The main issue is not about the competing interests of FE, HE and work-based learning. Funding, not sectors, ultimately frames the debate.
Currently, the state pays the full cost of education and off-the-job training up to 19 or the achievement of a level 3 (A-level equivalent), whichever is the sooner. And apart from waged trainees, 16 to 19-year-olds who are in full-time education and training are entitled to a mix of non-repayable child benefit, child tax credits and education maintenance allow-ances (EMAs).
By 200708, overall 16-19 spending will exceed pound;7.5bn. LSC-funded provision will reach pound;6bn, and 16-19 financial support will exceed Pounds 1.5bn. In terms of provision, pound;3bn out of the pound;6bn will go to FE. Clearly, FE is the "big brother" to schools and work-based learning providers rather than a "neglected middle child".
In terms of financial support, about pound;1bn will be spent on child benefit, pound;0.5bn on EMAs and an unknowable amount on child tax credits. It seems that child benefit is the largest identifiable source of 16-19 support.
Essentially, age 19 or a "first" level 3 are the combined cut-off points for entry into higher education, 19-plus LSC learning or, if necessary, Jobcentre Plus provision. Yet, 19-plus LSC learning is the "true" neglected child to higher education. In 200708, the 19-plus LSC budget will be slightly more than pound;2.7bn. By comparison, the undergraduate HE budget will be Pounds 5bn.
In 200708, financial support outside of tuition costs for HE students could be more than pound;3.6bn, with pound;0.9bn for grants and pound;2.7bn or more for income-contingent loans. This compares with LSC learner support funds of pound;0.2bn some of which goes to teenagers.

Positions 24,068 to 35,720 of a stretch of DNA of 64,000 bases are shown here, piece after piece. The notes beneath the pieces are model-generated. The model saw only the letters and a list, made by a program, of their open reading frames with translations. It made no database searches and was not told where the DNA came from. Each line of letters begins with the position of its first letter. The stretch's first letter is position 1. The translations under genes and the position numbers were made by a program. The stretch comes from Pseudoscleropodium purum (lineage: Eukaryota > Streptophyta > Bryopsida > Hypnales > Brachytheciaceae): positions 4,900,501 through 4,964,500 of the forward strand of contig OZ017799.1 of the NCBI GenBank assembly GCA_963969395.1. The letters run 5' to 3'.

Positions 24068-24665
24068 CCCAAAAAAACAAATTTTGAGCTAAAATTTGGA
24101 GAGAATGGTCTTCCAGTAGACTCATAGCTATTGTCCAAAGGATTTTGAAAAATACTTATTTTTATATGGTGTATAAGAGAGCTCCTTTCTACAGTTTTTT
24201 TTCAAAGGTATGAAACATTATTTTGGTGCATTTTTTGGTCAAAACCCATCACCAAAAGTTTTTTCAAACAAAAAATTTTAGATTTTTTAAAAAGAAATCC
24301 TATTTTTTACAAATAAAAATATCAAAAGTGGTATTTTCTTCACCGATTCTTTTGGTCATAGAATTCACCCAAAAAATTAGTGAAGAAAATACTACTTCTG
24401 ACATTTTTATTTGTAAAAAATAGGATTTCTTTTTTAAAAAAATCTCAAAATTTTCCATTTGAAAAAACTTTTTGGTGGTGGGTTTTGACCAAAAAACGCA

By 200708, overall spending on undergraduate HE will be more than Pounds 8.6bn, four times the total spent on post-19 FE and financial support for students.
In addition, there is a massive gap between 19-plus LSC level 3 funding and undergraduate HE. Only about pound;0.5bn of the 19-plus FE budget is spent on level 3, although not necessarily full level 3. It is accepted that Britain performs quite well in terms of the proportion of the adult workforce with level 4 (degree equivalent) qualifications, but does less well at level 3. This is not surprising, given the priority of HE funding compared to 19-plus LSC level 3 funding.
It is also accepted that the increased number of 19-year-olds with level 3 qualifications will be insufficient to close our international skills gaps.
Yet this simply highlights the choice between level 3 and HE in improving adult workforce skills.
If level 3 is the preferred route relative to level 4, the question is whether expansion should be delivered in the workplace or elsewhere.
Financial rate of return analysis suggests that people benefit more when vocational skills are taught in the workplace. But the fact remains that rates of return are higher for academic level 3 qualifications than for vocational level 3.
Nonetheless, it is debatable whether individuals and employers will pay the full cost of reformed level 3 qualifications, let alone cover financial support andor wage costs. Additional public investment will be required.
However, three principles should apply in distributing 19-plus level 3 funding:
* First, funding should be targeted on "first" full level 3 qualifications, thereby simultaneously achieving social justice and economic success.
* Second, significant financial rates of return to level 3 qualifications mean individuals and employers should pay a significant proportion of the fees.
* Third, 19-plus FE learners should be able to access loans for fees and learner support for "first" full level 3 qualifications. If the Foster Review was Act 1 of "The Great Skills Debate", the Leitch Review will be Act 2.
The next big issue is the gap between 19-plus level 3 and HE funding. Let the debate begin.
Mark Corney is director of MC Consultancy